The target of rapamycin complex 1 (TORC1) is mainly localized to the vacuolar membrane and regulates eukaryotic cell growth in response to nutrient availability. To obtain deeper insights into the functional roles of TORC1, we performed a genome-wide analysis of the TORC1 interactome in yeast using the bimolecular fluorescence complementation (BiFC) assay. We found that while most of the BiFC signals are observed at the vacuolar membrane, a fraction of them are detected at cytoplasmic messenger ribonucleoprotein (mRNP) granules. Moreover, mRNA-binding proteins are enriched in the TORC1 interactome, suggesting a functional relationship between TORC1 and mRNA metabolism. We show that a portion of TORC1 is consistently associated with mRNP complexes and interacts with a specific subset of mRNAs. We also demonstrate that TORC1 directly targets a translational repressor Scd6 and that the activity of Scd6 is inhibited by TORC1-dependent phosphorylation. Collectively, our data suggest that TORC1 plays a novel role in posttranscriptional regulation by controlling the activity of Scd6.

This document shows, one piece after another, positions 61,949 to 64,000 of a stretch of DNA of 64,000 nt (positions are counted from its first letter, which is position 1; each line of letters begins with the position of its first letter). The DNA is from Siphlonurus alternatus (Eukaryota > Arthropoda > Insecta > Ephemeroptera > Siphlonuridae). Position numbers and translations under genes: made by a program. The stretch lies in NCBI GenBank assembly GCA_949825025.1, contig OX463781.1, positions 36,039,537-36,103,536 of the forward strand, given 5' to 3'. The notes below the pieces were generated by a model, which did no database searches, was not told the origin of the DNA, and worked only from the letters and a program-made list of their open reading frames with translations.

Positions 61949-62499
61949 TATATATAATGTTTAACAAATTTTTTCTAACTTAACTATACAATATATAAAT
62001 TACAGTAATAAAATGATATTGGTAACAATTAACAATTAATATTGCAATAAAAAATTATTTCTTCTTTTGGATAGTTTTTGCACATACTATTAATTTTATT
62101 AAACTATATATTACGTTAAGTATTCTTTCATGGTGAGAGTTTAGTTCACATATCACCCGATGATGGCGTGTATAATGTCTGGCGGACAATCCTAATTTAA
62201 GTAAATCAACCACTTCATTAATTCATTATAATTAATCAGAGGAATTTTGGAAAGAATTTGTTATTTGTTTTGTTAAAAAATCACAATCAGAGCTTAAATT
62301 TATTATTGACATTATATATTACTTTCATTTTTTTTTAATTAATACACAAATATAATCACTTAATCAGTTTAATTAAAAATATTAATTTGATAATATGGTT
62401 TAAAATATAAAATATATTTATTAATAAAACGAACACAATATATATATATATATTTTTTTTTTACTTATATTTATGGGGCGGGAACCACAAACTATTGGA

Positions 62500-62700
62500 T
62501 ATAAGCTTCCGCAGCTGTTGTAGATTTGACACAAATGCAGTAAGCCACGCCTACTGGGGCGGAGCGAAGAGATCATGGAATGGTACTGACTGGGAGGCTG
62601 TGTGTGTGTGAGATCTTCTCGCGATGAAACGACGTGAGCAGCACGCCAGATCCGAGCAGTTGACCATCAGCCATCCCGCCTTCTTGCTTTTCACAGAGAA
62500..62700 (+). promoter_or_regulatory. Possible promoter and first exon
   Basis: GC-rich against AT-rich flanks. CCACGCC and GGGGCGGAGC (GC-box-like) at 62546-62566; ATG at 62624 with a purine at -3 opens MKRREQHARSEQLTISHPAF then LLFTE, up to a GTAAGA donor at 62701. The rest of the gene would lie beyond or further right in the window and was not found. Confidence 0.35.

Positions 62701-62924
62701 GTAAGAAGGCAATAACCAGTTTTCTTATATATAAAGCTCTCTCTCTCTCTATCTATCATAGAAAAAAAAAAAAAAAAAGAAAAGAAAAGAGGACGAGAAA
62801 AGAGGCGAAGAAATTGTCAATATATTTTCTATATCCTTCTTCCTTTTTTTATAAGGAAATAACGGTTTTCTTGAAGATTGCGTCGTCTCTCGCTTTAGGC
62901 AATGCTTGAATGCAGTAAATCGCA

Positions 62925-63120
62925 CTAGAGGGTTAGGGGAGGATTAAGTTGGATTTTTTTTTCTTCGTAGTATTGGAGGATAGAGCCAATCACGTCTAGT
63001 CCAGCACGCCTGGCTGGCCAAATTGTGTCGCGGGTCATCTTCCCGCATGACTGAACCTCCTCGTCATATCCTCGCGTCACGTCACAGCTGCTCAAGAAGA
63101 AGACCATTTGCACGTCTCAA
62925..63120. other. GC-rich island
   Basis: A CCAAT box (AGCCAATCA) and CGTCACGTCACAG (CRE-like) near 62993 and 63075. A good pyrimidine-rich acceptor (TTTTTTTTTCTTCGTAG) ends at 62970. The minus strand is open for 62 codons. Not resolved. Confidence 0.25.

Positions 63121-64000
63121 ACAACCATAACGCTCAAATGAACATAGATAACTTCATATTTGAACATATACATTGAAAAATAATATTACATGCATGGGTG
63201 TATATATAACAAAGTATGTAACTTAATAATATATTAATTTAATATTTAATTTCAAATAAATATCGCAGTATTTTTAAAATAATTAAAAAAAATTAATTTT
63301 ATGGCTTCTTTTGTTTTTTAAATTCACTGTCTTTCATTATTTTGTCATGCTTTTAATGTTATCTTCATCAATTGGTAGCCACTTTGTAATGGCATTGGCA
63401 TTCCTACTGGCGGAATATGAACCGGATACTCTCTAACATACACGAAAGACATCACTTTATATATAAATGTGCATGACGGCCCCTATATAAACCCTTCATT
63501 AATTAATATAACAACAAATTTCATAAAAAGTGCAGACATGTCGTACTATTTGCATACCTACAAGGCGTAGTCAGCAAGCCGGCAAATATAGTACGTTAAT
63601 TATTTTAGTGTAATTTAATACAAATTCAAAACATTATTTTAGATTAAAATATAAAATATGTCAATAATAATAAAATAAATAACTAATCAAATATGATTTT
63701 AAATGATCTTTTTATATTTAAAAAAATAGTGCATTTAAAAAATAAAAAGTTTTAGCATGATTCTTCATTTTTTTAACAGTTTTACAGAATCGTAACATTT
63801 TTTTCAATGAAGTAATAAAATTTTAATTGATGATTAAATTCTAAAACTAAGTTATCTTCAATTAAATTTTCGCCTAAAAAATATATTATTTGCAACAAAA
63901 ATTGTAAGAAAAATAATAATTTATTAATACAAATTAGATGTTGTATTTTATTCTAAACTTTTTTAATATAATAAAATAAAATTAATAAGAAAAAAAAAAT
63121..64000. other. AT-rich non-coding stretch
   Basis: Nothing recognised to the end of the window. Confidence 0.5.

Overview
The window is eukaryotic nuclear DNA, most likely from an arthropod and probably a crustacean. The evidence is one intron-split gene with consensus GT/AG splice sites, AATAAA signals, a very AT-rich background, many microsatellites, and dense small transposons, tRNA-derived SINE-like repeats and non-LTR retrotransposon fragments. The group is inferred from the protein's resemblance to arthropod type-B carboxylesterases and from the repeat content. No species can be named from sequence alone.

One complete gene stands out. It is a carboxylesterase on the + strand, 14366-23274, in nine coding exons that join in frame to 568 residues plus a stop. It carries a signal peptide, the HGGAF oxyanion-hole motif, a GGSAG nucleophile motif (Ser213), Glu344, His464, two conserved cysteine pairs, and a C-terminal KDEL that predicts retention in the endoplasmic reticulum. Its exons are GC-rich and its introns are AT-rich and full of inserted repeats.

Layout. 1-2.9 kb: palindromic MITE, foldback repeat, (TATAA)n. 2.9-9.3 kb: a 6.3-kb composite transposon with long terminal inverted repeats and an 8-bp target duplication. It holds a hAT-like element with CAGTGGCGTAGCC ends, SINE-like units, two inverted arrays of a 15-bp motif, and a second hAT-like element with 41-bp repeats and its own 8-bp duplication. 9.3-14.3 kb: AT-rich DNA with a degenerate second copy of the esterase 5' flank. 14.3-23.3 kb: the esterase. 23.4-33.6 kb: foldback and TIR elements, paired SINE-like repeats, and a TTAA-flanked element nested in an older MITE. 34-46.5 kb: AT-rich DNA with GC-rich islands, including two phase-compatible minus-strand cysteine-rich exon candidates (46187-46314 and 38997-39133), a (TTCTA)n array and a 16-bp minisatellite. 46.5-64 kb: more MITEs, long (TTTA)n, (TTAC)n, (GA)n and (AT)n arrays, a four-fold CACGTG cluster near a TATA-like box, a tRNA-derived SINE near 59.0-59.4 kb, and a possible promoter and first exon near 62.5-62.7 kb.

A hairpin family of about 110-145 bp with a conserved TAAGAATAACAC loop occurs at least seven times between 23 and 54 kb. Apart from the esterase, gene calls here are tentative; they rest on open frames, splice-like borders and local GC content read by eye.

The target of rapamycin (TOR) was first identified in budding yeast during screening for mutants that have resistance to rapamycin, an antifungal antibiotic (Heitman et al., 1991). TOR proteins belong to the phosphatidylinositol kinase–related kinase family and are well conserved in eukaryotic cells from yeast to mammalian cells (Cafferkey et al., 1993; Helliwell et al., 1994). Yeast has two TOR proteins, Tor1 and Tor2, whereas higher eukaryotic cells possess a single TOR protein. TOR complex 1 (TORC1) and TORC2 are two distinct complexes that contain TOR proteins (Loewith et al., 2002; Reinke et al., 2004). TORC1, which is sensitive to rapamycin, comprises Kog1, Lst8, and Tco89 and either Tor1 or Tor2. TORC1 controls cell growth by regulating the cell cycle, ribosome biogenesis, translation, and autophagy (Loewith et al., 2002; Wullschleger et al., 2006). On the other hand, rapamycin-insensitive TORC2 consists of Avo1, Avo2, Lst8, Bit61, and only Tor2. TORC2 serves as an essential regulator of plasma membrane homeostasis and cell wall integrity (Roelants et al., 2017).